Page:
When Ducey is away, Hobbs can flex executive power. But she says she won't
Gov. Doug Ducey and his wife, Angela, are enjoying the second week of a European vacation the couple took to celebrate their 31st wedding anniversary. As per state law, the secretary of state takes over as the chief executive of Arizona.
Secretary of State Katie Hobbs is in charge while the Duceys are away — a chain of command structure only used by five states. Most have lieutenant governors who assume the position while the governor’s away.
People are people, and with the prospect of power — no matter how fleeting — people will grab at the bait. In other words, when the governor’s away, shenanigans may ensue. And in Idaho, this has been a year full of shenanigans.
Gov. Brad Little and Lt. Gov. Janice McGeachin are both Republicans — but they have been sparring over that state’s COVID-19 response. Over the summer, Little left Idaho and the lieutenant governor issued a ban on mask mandates that both her superior and state health officials criticized.
Upon his return to the state, Gov. Little rescinded the lieutenant governor’s orders. And after the social media hubbub died down, the governor had to, again, leave the state — and nobody told his stand-in.
It's not the first time that happened. In mid-1990s Nevada, then-Gov. Bob Miller was stuck with something of a wild card for a lieutenant governor in eccentric neurosurgeon Lonnie Hammargren. Miller fell into the same habit of sneaking out of the state without informing his second in command.
But the all-time governor-is-away shenanigans award goes to Arkansas, where throughout the 1980s and '90s, it was the third in command who would wait for both the governor and the lieutenant governor to leave town. And in 1987, that man was president pro tempore of the Arkansas Senate, Nick Wilson.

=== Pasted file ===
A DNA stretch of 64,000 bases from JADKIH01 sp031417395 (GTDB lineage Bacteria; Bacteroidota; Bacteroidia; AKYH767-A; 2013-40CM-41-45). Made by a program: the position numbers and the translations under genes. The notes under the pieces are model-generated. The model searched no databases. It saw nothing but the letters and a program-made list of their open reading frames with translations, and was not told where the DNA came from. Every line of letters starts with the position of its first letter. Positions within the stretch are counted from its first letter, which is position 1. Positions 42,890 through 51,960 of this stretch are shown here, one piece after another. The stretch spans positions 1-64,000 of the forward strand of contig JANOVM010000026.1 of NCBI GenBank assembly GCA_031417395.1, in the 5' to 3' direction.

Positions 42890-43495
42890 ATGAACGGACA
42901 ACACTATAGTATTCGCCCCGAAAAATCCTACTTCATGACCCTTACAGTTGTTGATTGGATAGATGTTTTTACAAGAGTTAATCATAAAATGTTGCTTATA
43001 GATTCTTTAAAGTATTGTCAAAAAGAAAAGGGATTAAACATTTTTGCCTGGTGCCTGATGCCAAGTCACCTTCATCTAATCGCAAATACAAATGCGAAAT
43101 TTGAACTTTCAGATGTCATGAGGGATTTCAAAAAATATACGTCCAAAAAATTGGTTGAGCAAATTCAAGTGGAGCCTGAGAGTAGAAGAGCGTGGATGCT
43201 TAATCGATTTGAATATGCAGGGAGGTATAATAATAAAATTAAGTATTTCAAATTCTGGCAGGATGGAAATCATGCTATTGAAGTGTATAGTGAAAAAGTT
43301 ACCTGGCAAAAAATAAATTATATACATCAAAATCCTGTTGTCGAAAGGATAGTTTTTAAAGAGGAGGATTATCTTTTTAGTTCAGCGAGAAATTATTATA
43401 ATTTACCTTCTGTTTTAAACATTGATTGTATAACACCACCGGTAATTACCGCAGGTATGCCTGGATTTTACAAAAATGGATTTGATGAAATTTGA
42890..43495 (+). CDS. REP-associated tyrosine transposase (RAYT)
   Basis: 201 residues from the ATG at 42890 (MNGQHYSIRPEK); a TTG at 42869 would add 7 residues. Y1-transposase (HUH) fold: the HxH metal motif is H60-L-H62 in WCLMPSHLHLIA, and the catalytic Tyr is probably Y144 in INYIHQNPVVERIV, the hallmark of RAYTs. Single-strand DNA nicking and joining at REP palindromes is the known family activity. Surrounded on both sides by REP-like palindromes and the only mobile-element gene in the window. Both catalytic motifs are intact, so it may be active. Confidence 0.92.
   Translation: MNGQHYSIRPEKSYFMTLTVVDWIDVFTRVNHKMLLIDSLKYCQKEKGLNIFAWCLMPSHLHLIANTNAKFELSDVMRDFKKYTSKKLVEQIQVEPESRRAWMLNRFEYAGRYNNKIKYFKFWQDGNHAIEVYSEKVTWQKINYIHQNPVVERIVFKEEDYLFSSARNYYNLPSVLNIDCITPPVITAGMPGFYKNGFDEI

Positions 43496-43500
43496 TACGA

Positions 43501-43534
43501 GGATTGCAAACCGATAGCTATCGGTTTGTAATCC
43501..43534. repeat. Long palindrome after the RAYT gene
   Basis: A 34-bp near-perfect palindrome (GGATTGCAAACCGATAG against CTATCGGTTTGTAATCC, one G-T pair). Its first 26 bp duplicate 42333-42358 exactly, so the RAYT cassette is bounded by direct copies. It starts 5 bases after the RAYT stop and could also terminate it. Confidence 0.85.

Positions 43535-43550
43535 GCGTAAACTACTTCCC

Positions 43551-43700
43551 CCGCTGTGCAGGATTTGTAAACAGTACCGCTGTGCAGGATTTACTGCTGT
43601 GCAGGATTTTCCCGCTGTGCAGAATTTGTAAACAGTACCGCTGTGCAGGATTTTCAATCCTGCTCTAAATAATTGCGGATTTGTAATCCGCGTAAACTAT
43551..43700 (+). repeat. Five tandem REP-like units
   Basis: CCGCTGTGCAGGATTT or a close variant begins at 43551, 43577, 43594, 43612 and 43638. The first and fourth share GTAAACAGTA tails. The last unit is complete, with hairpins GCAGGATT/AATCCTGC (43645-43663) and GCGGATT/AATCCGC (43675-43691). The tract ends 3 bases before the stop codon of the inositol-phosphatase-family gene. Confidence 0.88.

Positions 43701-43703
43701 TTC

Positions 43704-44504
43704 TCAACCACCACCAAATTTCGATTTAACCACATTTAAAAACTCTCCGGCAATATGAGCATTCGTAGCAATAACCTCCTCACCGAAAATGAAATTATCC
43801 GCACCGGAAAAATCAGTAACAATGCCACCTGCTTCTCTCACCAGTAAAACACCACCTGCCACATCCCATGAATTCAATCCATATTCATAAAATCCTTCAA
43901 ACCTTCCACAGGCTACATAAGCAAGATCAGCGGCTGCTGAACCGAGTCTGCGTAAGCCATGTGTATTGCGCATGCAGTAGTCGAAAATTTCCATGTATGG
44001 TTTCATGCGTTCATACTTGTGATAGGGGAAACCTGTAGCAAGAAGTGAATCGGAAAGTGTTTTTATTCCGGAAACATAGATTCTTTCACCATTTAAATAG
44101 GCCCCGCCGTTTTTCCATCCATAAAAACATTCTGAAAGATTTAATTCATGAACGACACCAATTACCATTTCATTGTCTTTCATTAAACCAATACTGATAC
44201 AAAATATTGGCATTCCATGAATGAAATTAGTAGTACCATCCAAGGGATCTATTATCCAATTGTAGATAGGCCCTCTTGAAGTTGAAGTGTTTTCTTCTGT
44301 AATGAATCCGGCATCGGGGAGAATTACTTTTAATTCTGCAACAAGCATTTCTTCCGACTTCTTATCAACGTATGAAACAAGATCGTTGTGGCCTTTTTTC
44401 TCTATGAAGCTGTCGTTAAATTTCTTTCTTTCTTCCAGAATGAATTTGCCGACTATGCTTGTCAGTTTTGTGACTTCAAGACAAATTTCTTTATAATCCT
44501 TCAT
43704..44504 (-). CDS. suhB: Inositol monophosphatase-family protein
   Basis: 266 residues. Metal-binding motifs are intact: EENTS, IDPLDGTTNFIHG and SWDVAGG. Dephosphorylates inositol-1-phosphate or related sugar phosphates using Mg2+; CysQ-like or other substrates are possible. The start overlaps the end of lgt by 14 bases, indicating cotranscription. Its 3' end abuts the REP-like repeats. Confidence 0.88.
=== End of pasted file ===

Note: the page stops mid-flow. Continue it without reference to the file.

“He was like many folks who were not from the Hot Springs, the central Arkansas thing — he was not a particular fan of Bill Clinton,” David Ware, state historian and director of the Arkansas State Archives, said.
Six years later, Jim Guy Tucker was serving as Bill Clinton’s replacement in the Arkansas governor’s mansion. In 1997, Tucker and his lieutenant both left the state, again leaving the Senate’s president pro-temp in charge. Jerry Jewell used this four-day reign of power to pardon two Arkansas felons, including one Tommy McIntosh, the son of a revered local civil rights activist.
This time, shenanigans were acknowledged and rules of succession in Arkansas were adjusted to prevent further abuse.
But the question still remains as Katie Hobbs is still “home alone” — will any shenanigans happen in Arizona?
It's not likely. Hobbs made it clear in 2018 that she had no intention of surreptitiously usurping any of the governor's powers when he is outside of Arizona.